Historically there has been a divide between the Systems Administration (Operation folks) and Software development (Application folks). This divide often results in services being released that only partially meet customer/business requirements and leaves the organization with the perception that operations is often inefficient and ineffective. This riff is not of our own making. In the past it has been caused by a combination of conflicting goals, objectives, processes, and tooling.
Development-centric people tend to believe that change is good. As a matter of fact it’s the thing that they are paid to realize. The business depends on them to be agile to the changing business environment. Because of this correlation, they are often rewarded to create as much change as they can and do it as quickly as possible.
Operational people on the other hand, have institutionalized the belief that change is the nemesis of who they are. The business depends on them to keep the lights on and deliver the services that help them to create the necessary business outcomes their customers rely on. Operations is driven to resist change as it damages stability and reliability of the IT environment. It’s not uncommon to hear in many operational meetings, the statistic that 80% of all downtime is caused by changes which have not been properly assessed.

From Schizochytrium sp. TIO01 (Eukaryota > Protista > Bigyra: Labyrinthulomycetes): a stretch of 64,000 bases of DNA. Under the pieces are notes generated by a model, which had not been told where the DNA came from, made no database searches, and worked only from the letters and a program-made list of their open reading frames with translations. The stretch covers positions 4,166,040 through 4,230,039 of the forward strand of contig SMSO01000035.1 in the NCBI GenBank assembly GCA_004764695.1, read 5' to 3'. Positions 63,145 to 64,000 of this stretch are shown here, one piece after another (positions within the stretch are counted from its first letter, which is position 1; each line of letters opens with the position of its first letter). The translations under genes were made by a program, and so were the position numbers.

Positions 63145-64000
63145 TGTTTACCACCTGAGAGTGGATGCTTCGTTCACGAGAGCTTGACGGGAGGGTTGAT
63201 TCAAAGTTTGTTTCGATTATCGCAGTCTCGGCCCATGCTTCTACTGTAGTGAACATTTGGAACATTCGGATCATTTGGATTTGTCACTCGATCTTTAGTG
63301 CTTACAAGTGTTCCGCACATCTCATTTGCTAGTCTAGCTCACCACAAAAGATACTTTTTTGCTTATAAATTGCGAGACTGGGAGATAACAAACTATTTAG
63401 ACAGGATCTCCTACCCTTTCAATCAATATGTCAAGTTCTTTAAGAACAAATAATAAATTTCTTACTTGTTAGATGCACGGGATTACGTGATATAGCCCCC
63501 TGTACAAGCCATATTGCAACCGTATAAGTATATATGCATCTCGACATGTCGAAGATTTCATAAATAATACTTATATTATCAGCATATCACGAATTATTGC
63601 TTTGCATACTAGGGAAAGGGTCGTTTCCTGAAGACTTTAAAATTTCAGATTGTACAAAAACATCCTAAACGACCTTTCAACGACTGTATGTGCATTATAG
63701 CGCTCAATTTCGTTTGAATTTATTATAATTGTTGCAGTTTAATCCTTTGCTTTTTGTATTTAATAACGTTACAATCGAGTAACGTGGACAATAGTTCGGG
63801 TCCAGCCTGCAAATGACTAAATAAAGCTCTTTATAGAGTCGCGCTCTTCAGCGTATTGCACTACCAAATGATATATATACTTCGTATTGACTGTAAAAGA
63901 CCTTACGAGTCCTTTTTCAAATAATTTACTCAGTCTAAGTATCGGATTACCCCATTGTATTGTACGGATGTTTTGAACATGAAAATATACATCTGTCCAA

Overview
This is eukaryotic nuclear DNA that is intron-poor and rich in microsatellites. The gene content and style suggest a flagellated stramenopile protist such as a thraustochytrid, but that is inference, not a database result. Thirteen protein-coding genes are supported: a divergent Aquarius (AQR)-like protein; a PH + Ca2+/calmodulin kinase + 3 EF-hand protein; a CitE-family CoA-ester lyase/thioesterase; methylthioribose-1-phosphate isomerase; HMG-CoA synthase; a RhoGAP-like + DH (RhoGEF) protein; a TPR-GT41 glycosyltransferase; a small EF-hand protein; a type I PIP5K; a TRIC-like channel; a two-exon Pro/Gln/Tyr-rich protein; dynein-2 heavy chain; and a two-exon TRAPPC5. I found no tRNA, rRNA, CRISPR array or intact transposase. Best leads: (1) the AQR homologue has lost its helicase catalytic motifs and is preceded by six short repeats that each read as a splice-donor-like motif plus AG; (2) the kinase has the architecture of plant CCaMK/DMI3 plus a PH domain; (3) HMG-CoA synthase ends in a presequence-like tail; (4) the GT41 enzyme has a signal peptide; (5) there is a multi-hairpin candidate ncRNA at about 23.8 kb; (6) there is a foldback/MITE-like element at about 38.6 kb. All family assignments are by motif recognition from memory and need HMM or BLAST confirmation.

So what’s the benefit of DevOps? It’s a movement, a train of thought that allows us to remove the barriers to becoming more effective, increasingly nimble and less segregated by organizational structure and objectives, with greater alignment of strategic, tactical and operational goals. In theory this is accomplished by:
- Organizational change, which is the one thing everyone agrees that they hate most. Organizational change is difficult at best and is often resisted when the proper planning and ultimate goals are not properly communicated at all levels.
- Unified processes, the entire development-to-operations lifecycle must be viewed as a single end-to-end process. Distinct practices can be followed for the individual pieces of the processes, with the intention that all of the segments can be aligned and communicated with the intent to form a unified process across multiple functions and divisions.
- Unified tools, all individual tools be must be considered as part of a larger tool chain that spans the entire Development to Operations lifecycle. Tool choice and implementation decisions need to be made in the context of their impact on that end-to-end lifecycle.